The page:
After what ended up being the last play of his sophomore year, Kayshon Boutte rode off the field Saturday night on a cart. His head was covered by a towel. An assistant coach stopped to comfort him.
Boutte had made an acrobatic catch along the sideline in the fourth quarter of LSU’s loss to Kentucky. When he landed, he writhed on the ground as athletic trainers rushed to his side. They examined his lower right leg then brought him into a medical tent.
One of the best wide receivers in college football had suffered a season-ending right ankle injury, coach Ed Orgeron confirmed Monday afternoon. The injury dealt another blow to an LSU team riddled with unavailable players in the midst of an important stretch and ended the sophomore year of a rising star.
Boutte’s father, Embrick, described the injury as nothing “major,” saying Boutte didn’t break any bones or tear the Achilles tendon. But Boutte will need a procedure Tuesday morning, his father said, and with the time frame needed to heal, he won’t be able to play again by the end of the year.
“Getting hurt mid-season,” Boutte’s father said, “you just don’t have enough season left.”
LSU star wide receiver Kayshon Boutte will miss the rest of his sophomore season with a right ankle injury, coach Ed Orgeron confirmed Monday.
After emerging as one of the top wide receivers in the Southeastern Conference near the end of his freshman year, Boutte had become arguably the best receiver in the country. He finished the season with 38 receptions for 509 yards and nine touchdowns, which tied for the most in the Football Bowl Subdivision at the time of his injury.
Clearly LSU’s top offensive target, Boutte was used in a variety of ways. He caught bubble screens and shovel passes as an extension of the running game. He lined up in the slot to take advantage of nickel safeties or linebackers. He beat cornerbacks in man coverage on the outside.
Teams rarely had success covering Boutte, and he caught a touchdown in seven straight games dating back to last season, tying him with Jarvis Landry and Dwayne Bowe for the longest streak in LSU history. Though he caught eight passes for 73 yards, Boutte’s touchdown streak ended against Kentucky.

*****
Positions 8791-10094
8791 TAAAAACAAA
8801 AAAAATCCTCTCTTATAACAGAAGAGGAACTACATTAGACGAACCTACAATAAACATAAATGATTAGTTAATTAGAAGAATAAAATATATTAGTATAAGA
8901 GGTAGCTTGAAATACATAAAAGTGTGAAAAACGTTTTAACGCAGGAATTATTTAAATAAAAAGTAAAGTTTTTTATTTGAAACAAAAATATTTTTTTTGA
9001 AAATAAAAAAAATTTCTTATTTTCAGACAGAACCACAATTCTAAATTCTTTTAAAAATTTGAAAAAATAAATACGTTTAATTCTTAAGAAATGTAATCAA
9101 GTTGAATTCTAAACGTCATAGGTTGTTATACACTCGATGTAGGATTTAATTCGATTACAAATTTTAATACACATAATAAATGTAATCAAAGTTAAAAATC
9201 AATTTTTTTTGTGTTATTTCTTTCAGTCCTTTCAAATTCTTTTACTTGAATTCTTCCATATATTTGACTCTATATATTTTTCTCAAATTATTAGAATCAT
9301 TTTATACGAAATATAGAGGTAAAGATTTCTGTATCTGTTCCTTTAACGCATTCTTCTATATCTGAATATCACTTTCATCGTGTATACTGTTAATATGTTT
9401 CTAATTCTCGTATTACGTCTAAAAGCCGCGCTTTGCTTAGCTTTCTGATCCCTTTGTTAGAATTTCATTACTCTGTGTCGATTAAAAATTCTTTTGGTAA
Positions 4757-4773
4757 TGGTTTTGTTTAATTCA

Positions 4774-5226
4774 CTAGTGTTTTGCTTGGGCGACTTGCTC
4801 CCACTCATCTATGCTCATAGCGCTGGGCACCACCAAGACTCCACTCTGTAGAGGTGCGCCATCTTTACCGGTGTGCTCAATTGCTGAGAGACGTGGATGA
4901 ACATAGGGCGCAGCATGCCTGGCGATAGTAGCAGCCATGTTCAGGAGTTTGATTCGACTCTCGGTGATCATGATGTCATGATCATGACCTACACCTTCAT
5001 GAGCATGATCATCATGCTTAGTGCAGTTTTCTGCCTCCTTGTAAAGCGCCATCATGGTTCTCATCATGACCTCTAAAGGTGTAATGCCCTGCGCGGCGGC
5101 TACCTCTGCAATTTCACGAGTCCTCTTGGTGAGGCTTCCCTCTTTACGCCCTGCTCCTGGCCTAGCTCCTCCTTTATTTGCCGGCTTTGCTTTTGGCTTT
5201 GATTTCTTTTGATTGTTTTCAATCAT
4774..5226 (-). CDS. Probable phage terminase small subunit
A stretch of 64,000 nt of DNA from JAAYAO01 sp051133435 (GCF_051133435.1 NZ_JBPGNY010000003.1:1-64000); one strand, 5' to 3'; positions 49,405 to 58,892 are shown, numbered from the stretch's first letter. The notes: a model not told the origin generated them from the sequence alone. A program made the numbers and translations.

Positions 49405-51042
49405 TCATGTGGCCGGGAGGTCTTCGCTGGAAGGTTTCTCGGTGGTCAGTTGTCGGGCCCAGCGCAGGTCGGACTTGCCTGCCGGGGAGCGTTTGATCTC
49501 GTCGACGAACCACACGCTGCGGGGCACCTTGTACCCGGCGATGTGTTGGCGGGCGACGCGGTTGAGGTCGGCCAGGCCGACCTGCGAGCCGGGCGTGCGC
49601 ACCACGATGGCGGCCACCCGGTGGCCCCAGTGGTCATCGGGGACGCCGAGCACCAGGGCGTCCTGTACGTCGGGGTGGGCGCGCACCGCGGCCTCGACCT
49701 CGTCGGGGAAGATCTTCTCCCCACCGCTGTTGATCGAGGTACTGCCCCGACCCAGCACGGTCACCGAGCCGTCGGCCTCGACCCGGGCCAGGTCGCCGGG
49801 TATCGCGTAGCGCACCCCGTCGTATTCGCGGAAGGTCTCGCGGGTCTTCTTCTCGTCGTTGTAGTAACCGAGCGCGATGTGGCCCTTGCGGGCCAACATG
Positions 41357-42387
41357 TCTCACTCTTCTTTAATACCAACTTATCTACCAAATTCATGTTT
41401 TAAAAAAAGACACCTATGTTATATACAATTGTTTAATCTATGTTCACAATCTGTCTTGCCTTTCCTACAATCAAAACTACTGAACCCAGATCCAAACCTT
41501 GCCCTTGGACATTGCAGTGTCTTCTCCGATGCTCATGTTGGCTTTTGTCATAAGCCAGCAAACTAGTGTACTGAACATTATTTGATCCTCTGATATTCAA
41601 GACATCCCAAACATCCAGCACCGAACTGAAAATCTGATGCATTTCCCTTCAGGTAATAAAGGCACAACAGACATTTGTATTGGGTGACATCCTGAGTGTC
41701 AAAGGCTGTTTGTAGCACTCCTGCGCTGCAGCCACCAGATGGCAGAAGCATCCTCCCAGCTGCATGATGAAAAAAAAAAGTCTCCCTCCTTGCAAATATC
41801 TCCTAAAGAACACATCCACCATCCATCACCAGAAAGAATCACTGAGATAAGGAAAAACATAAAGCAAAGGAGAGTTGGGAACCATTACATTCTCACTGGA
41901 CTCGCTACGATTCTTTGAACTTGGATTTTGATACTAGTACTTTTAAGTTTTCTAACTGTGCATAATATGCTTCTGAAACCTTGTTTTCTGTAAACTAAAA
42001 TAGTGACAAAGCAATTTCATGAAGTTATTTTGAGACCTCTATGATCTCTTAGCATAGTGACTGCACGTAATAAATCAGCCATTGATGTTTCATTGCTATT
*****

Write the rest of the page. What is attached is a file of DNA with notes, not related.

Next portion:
“He felt like he hadn’t hit his full stride yet,” Boutte’s father said.
Boutte will leave a void difficult to fill over the next six games, beginning with No. 20 Florida this weekend. Though LSU has a deep group of wide receivers, all of them complemented Boutte the first half of the season. Statistically, the next-closest player is freshman hybrid tight end Jack Bech, who has 272 yards and one touchdown.
Pretty soon, LSU will have its first afternoon game this season.
Other underclassmen have shown promising signs. Freshman Malik Nabers caught three passes for 66 yards and leapt for his first career touchdown against Kentucky. Freshman Brian Thomas Jr. has at least three catches over the last three games. Freshman Deion Smith had 135 yards and two touchdowns against Central Michigan.
Then there’s speedy junior Trey Palmer, who has two touchdowns this season, and veterans Jontre Kirklin and Jaray Jenkins. Orgeron also mentioned junior Devonta Lee, who has six catches, as an option. But the group’s depth will get tested.
“It’s not about No. 1 roles. It’s about someone coming up and making some plays,” Orgeron said. “I think all those guys have to step up, not just one guy.”
They’ll have to emerge within an offense still trying to click three games into the SEC schedule. The Tigers haven’t scored more than 30 points against another Power Five conference team this year, and now they’ll host a team with the No. 15 scoring defense in the country. Florida has allowed 16.5 points per game.
Boutte’s injury also added him to LSU’s growing list of unavailable players. The Tigers already lost senior linebacker Jared Small and senior defensive end Andre Anthony to season-ending knee injuries, and All-American cornerback Derek Stingley Jr. is out indefinitely after undergoing a procedure on his left foot last week. Running back John Emery Jr. remains unavailable because of academic ineligibility.
Every week, we re-watch LSU's game to figure out what went right or wrong, determine three players of the game and choose three defining stats. Not much went well against Kentucky.
Though senior defensive tackle Glen Logan will return this week from a broken foot and the starting offensive line finally regained its health, the team has many other injuries, particularly on the defensive side. Orgeron said safety Major Burns and defensive tackle Joseph Evans will miss their second straight game, and senior defensive end Ali Gaye won’t play against Florida.
The absences add to the daunting nature of LSU’s upcoming games. The Tigers have lost two straight. They’ve never dropped three in a row under Orgeron. But they’ll face No. 20 Florida then travel to No. 13 Ole Miss before the open date, continuing a string of ranked opponents, and LSU hasn’t beaten a ranked team this season.
Orgeron has faced a similar situation before. Last season, LSU lost back-to-back games before it played Florida. The Tigers traveled with 54 available scholarship players because of injuries and opt-outs, then they upset the Gators in a game filled with fog and a thrown shoe.
Facing increasing pressure and questions about his job security, Orgeron needs another upset. LSU opened as a 10-point underdog at home, according to Caesars Sportsbook.
But it will have to play without Boutte and many others.
“We’re going to be fired up to play Florida,” Orgeron said. “Our guys are going to be fired up, and we’re going to have a good week of practice.”